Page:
Not all frames of reference are zero-sum

I am sometimes in environments with large numbers of attractive women. Other times I am in environments where attractive women are rare. In the former case, I do not become desensitized to all the hot young women, (or at least, only a little bit.) I still react differently to the different crowd. Male brains are programmed to react to certain signals of beauty. We are attracted to women who appear fertile…, and [anatomy is] part of that (although perhaps for foolish reasons, ie the equivalent of peacock tails). Having more of those signals does not make the signals meaningless. If what we are attracted to is fertility, then if everyone looks fertile we will be attracted to everyone.

…Is all beauty relative? Hell, no! A man in a crowd of 22 year-olds will do more ogling than a man in a crowd of 60-year olds, even if he is in those crowds long enough to adjust his beauty scale. He may become choosier about which 22-year olds he finds attractive, but he will still find a higher proportion of the women attractive.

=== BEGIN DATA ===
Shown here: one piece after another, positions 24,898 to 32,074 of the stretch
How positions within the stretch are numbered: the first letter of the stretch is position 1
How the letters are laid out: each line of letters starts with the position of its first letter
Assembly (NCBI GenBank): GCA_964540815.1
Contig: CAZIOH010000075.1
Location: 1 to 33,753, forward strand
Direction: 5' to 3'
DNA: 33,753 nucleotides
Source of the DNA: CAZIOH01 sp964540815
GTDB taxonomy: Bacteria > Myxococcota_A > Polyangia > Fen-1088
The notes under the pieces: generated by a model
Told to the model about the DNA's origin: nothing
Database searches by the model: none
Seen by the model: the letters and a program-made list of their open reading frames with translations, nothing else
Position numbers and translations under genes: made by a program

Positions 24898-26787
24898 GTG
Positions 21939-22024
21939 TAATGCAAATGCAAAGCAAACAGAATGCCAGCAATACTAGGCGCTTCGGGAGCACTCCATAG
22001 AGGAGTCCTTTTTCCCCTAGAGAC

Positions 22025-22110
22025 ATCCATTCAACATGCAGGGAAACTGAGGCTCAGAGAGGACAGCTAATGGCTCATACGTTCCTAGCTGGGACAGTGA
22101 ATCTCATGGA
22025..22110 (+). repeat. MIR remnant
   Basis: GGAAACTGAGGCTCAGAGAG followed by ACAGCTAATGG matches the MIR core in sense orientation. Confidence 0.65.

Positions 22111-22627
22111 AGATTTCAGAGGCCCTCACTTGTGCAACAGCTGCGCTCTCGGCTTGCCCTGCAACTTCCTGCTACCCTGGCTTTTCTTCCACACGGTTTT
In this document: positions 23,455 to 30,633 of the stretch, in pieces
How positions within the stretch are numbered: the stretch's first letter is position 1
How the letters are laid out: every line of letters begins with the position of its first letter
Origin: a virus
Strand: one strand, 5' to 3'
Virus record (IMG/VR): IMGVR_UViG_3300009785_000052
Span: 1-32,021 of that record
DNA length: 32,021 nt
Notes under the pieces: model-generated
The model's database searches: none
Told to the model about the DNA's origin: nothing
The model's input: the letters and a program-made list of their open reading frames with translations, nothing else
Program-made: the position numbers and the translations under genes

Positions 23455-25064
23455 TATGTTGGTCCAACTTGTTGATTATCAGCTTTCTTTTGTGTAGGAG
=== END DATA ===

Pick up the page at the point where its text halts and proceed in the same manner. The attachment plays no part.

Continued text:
Read more here, and yes it is safe for the workplace.

My question: When do we find that purely voluntary games are zero-sum?  If my neighbor resents my excellent music collection my gain still probably exceeds his loss.  Or if I compete more effectively for a spouse, my spouse gains; the net gain is usually positive even if other men lose out.

Since status is almost everywhere, virtually all marketplace transactions have both positive-sum and negative-sum elements.  But the average expected return on these games still has to exceed what is available from purely private pleasures, otherwise drop out from the game.  So few of these games create zero or negative value, all things considered.  Nor do we have a good idea which voluntary games should be taxed at the margin for a relative excess of negative-sum status competition.